Focus: Girls in Education

Girl Power

Jul. 11, 2017

In spite of the general consensus that education can be the primary resource for moving the economy forward, there is much still to do to ensure that everyone on the planet has equal access to quality education. Sub-Saharan Africa is home to more than half of all the children in the world who are not enrolled in school: estimates suggest that these nations will have to provide basic education to 444 million children between the ages of 3 and 15 in 2030. Specifically, the lack of education affects one demographic more than another. According to UNESCO, 48% of women in Sub-Saharan Africa are illiterate and recent statistics in Zambia show that girls aged 11-12 drop out of school at more than double the rate of boys; by age 15, this figure increases to more than three times.

A new initiative called Girls Education and Women Empowerment and Livelihood (GEWEL) by the World Bank and the government is attempting to unravel the complexities of the issue in Zambia and get to the heart of the matter. It has budgeted USD65 million for the five-year long GEWEL project, which will target 75,000 women in 51 districts across all 10 of Zambia's provinces. A cornerstone of GEWEL is Keeping Girls in School (KGS), designed to boost the number of girls staying in secondary and tertiary education. KGS was launched in January 2017, with a budget of USD25 million, and will target 14,000 female pupils at schools across the country, offering school sponsorship and other financial aid. Ina-Marlene Ruthenberg, the World Bank's Country Manager for Zambia, told TBY the project will provide direct financial support in particular for girls and women in rural areas. School fees will be financed on behalf of adolescent girls in households identified as being among the poorest in the country through their participation in the government's existing Social Cash Transfer Scheme (SCTS).

This program is a flagship initiative and will be vital for Zambia, a country that is taking the first steps towards acknowledging the important socioeconomic role its female populace can play. Inonge Wina, the President's running mate in the 2016 general election, has entered record books by becoming the country's first ever-female Vice President. She is joined in cabinet by several female peers, including Hon. Dora Siliya, Minister of Agriculture, Hon. Kampamba Mulenga, Minister of Information and Broadcasting Services, and Hon. Victoria Kalima, Minister of Gender. In addition, Zambia is the only country in the world to have introduced a monthly day of paid leave for women, a so-called “mother's day,” conceived to accommodate women's biological calendars and one that has caused inevitable controversy.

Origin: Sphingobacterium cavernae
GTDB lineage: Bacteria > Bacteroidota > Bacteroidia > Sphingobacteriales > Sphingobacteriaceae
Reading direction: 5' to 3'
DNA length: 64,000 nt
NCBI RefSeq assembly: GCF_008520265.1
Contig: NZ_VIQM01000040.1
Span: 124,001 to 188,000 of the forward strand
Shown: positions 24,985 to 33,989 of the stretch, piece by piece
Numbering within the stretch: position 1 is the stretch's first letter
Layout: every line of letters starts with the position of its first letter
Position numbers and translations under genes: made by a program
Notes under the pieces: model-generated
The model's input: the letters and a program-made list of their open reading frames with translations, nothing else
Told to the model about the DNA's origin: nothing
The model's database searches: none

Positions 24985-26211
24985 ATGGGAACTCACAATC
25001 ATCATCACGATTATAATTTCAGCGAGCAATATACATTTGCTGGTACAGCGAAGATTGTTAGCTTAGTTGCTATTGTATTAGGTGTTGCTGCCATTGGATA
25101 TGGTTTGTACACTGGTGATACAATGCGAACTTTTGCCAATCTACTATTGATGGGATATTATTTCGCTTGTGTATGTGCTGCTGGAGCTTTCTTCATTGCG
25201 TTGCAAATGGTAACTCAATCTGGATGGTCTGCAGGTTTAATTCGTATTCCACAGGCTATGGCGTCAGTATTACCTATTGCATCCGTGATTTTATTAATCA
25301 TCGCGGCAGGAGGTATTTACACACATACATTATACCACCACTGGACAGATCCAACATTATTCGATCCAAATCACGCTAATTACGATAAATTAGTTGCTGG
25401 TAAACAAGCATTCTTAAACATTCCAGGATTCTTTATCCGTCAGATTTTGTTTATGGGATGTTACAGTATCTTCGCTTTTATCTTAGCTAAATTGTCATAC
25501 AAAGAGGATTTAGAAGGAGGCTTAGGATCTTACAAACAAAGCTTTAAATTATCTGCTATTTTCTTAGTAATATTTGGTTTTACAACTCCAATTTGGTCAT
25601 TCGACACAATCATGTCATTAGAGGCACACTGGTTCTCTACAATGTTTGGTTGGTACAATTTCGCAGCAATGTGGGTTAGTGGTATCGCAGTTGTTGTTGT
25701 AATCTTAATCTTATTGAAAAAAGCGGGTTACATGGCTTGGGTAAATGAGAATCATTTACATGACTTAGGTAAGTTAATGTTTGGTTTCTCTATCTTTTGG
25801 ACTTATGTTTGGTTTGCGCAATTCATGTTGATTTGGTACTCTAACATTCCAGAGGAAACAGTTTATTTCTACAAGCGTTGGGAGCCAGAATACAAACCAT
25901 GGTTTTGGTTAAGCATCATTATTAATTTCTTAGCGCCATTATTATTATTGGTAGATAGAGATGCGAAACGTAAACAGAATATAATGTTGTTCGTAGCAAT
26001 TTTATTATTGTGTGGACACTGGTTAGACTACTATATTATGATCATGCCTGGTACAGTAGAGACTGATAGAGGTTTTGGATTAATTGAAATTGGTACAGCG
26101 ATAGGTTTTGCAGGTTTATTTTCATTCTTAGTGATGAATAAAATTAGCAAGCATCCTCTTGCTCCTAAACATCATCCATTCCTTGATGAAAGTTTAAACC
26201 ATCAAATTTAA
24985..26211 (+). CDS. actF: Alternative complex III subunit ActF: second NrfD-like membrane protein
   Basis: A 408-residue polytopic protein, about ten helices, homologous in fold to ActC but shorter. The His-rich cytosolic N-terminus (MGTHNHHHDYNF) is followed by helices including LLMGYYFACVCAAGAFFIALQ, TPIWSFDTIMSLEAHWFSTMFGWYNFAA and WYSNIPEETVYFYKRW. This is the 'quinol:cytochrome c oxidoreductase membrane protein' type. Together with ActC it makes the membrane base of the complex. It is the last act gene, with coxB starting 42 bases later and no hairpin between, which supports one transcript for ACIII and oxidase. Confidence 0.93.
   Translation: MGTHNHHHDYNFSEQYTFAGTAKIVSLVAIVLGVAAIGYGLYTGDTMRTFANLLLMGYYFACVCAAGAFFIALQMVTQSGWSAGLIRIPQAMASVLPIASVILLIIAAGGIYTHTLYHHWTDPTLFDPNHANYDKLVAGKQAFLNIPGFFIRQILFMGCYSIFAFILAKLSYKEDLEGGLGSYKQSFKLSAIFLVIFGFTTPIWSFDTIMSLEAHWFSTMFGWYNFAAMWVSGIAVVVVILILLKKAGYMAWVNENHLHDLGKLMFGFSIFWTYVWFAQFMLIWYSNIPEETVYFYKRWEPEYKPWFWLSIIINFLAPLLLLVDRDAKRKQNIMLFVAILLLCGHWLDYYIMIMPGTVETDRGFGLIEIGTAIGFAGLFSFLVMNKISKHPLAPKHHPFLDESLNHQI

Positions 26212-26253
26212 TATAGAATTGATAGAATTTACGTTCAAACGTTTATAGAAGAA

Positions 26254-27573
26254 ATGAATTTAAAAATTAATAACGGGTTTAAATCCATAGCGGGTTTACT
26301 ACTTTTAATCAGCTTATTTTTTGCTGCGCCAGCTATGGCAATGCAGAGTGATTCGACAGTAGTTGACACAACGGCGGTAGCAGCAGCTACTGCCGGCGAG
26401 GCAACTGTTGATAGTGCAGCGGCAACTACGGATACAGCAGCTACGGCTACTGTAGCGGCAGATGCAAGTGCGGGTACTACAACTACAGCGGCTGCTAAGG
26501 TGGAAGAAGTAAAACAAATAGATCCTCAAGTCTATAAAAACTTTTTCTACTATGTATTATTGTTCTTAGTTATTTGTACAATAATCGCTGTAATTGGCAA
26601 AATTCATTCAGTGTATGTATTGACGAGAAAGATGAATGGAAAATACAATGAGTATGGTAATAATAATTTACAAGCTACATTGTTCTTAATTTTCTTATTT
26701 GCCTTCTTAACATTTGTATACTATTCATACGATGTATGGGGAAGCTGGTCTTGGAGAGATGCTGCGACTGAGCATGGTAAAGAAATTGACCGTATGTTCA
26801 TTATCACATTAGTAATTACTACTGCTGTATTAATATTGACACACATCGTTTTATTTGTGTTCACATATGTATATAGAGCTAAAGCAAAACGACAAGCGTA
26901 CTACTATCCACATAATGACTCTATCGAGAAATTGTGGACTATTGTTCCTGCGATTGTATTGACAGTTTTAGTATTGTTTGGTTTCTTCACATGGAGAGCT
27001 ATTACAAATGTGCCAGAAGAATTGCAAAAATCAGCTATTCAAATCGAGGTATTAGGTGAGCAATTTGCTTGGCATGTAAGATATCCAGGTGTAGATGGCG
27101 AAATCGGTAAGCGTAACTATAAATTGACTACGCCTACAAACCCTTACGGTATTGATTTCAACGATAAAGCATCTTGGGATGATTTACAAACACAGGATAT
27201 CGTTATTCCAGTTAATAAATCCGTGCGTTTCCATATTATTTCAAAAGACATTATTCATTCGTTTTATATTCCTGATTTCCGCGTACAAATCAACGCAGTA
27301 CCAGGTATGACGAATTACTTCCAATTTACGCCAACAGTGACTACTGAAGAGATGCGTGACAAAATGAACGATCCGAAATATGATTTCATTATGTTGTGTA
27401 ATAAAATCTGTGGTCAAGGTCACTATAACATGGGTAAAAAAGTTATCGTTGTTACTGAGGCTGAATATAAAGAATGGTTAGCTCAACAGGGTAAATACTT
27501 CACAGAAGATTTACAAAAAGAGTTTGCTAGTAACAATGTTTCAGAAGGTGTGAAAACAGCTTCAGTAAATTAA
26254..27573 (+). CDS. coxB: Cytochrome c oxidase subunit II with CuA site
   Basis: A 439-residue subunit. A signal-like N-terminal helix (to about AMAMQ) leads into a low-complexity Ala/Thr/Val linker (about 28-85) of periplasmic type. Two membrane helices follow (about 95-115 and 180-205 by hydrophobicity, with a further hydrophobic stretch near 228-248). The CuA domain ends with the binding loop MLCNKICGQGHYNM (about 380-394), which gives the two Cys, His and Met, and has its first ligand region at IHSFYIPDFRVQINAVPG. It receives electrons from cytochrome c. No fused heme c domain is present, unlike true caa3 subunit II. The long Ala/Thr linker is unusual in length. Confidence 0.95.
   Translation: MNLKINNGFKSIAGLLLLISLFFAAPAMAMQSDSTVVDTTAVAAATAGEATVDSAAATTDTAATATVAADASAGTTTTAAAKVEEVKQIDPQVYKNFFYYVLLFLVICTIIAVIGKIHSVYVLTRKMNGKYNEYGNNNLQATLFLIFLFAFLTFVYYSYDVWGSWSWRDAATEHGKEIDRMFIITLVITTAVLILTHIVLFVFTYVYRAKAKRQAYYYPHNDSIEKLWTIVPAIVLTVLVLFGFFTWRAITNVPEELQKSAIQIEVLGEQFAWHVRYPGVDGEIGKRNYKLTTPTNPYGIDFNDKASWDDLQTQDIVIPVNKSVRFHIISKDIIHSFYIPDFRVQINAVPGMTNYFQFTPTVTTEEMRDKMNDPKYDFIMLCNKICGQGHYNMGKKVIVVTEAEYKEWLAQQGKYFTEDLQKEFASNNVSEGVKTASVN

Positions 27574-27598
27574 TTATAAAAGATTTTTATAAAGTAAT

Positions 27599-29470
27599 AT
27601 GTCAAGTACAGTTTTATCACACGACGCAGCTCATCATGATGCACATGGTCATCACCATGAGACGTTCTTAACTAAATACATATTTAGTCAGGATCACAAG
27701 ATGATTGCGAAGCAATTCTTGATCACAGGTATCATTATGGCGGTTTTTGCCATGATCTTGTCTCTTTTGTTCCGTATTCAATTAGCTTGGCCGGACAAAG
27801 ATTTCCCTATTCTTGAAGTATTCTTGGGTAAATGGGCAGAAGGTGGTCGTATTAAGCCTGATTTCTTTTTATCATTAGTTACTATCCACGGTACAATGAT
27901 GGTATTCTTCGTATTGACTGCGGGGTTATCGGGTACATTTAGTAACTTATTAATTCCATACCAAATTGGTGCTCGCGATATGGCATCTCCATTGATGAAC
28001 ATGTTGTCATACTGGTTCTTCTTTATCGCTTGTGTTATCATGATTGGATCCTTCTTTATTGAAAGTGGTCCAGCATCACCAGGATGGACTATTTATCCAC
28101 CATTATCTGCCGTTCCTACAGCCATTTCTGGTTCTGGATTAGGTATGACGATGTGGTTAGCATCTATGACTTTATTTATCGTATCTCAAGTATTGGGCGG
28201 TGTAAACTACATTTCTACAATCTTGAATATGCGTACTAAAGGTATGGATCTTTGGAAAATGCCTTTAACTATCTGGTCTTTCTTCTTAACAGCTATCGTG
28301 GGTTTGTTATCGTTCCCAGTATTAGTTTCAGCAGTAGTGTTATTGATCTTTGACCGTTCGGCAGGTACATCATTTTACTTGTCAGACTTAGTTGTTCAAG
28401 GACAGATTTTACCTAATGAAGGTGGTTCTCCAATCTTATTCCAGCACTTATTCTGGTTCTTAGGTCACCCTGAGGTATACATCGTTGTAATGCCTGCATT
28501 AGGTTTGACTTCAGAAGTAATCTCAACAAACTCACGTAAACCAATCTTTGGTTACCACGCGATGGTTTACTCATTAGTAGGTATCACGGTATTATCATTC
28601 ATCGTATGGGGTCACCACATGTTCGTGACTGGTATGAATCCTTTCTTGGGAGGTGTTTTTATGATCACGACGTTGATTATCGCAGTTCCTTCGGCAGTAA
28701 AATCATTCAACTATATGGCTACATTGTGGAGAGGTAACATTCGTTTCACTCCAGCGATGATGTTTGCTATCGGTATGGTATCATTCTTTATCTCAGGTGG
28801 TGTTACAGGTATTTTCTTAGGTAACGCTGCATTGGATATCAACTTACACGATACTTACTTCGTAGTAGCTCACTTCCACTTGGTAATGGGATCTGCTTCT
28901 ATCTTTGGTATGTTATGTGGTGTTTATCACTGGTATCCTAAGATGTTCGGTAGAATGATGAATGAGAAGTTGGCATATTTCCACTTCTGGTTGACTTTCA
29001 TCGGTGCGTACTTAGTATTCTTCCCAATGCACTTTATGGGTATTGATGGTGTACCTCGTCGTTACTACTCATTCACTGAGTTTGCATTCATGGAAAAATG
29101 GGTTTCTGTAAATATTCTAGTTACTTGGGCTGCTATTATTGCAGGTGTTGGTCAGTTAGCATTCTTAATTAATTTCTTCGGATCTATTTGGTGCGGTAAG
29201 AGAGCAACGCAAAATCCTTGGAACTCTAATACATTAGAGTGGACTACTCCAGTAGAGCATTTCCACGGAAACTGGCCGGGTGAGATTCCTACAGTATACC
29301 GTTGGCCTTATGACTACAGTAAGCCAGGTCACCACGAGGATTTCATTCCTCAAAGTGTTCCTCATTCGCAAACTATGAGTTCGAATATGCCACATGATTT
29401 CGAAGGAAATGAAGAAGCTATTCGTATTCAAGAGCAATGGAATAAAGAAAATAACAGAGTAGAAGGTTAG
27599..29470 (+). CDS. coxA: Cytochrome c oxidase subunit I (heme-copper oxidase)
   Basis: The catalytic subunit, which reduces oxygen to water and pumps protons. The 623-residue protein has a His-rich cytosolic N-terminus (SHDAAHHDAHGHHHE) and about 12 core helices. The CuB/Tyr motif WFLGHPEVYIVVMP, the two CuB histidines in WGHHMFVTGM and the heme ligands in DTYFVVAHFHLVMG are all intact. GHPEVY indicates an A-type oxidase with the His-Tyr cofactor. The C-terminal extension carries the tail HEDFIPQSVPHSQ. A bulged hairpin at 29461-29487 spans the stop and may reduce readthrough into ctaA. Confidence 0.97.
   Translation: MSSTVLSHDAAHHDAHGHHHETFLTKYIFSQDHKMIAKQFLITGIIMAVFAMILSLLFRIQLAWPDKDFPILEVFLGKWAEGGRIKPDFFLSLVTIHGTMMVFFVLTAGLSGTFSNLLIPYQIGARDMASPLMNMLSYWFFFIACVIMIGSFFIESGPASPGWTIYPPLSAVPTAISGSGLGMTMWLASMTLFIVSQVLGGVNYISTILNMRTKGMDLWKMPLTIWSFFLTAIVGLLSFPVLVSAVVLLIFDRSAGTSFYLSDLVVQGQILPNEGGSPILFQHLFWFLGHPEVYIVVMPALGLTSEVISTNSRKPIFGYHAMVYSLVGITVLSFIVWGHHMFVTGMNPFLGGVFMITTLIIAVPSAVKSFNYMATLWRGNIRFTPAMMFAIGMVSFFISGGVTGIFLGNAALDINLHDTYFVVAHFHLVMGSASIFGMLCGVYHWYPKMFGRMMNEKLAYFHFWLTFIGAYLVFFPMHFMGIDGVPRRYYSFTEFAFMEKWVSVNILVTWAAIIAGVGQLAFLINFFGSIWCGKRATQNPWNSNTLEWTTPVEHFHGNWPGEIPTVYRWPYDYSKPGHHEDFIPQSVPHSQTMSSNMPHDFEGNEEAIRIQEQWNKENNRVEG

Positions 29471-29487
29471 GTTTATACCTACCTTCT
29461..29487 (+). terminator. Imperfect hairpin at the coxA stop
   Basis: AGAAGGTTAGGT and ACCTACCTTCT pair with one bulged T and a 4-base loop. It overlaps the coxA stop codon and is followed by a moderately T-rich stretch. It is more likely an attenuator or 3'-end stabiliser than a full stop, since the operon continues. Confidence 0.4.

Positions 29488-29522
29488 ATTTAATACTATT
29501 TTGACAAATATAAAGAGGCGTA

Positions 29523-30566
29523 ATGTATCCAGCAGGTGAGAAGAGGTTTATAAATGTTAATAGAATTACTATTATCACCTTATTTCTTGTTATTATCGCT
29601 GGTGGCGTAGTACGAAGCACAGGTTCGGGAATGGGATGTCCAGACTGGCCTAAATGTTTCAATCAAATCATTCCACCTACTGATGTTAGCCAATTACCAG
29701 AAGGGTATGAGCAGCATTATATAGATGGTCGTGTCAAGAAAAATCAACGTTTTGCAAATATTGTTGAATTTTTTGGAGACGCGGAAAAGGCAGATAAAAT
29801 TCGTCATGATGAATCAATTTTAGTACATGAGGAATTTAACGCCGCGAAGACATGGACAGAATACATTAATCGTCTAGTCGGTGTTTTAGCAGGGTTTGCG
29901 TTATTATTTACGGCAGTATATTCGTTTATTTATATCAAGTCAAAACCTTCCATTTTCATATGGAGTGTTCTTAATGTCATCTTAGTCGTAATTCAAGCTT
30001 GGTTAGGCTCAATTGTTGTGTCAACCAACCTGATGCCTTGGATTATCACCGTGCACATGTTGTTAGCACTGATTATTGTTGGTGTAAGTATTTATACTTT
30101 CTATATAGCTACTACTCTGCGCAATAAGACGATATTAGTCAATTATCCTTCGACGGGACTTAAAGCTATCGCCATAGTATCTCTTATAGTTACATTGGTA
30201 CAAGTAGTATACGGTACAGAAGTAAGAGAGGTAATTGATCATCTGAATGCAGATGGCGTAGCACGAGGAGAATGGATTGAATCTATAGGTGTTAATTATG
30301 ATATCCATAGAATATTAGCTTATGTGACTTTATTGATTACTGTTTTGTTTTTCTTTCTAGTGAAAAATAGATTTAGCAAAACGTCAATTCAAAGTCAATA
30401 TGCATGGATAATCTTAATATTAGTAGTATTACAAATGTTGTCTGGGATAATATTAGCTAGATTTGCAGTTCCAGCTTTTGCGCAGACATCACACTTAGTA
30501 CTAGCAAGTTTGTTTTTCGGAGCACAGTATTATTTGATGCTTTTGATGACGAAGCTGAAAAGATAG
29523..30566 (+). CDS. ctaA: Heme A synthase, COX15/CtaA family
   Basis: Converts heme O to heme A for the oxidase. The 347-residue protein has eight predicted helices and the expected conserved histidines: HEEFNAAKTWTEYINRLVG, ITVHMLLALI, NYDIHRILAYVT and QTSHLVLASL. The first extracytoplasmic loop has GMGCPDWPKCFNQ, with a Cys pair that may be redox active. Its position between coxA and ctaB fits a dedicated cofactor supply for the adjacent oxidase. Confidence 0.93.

While the KGS initiative is a step in the right direction, it will, of course, take some time before the fruits of this endeavour can be harvested, particularly with regards to seeing more women in tertiary education and top executive positions. Executive Director of the Zambia Center for Accountancy Studies (ZCAS), Dr Alvert N. Ng'andu, spoke to TBY about the apparent decline in numbers of women in senior management, noting, “At one point, Zambia had several women as CEOs and so on; however, all of a sudden they seem to have disappeared. There is now a sort of void, with hardly any women taking over those roles, as if something had gone wrong with succession planning.” Yet, according to the Minister of General Education, Dr. Dennis Wanchinga, to tackle this deficit, we need to step back and look at the bigger picture. “There is a high dropout rate for a number of factors, and we want to change this so that women go on to play a more meaningful role in the country's development,” the minister told TBY.

Indeed, evidence has shown that better educated women are healthier, more likely to seek employment in the formal sector, earn more income, marry later and have fewer children, and are better equipped to support these children with healthcare and education. Many hopes, therefore, are pinned on the GEWEL program, a positive development that is pointing at those lower down in the education chain, nipping the problem in the bud.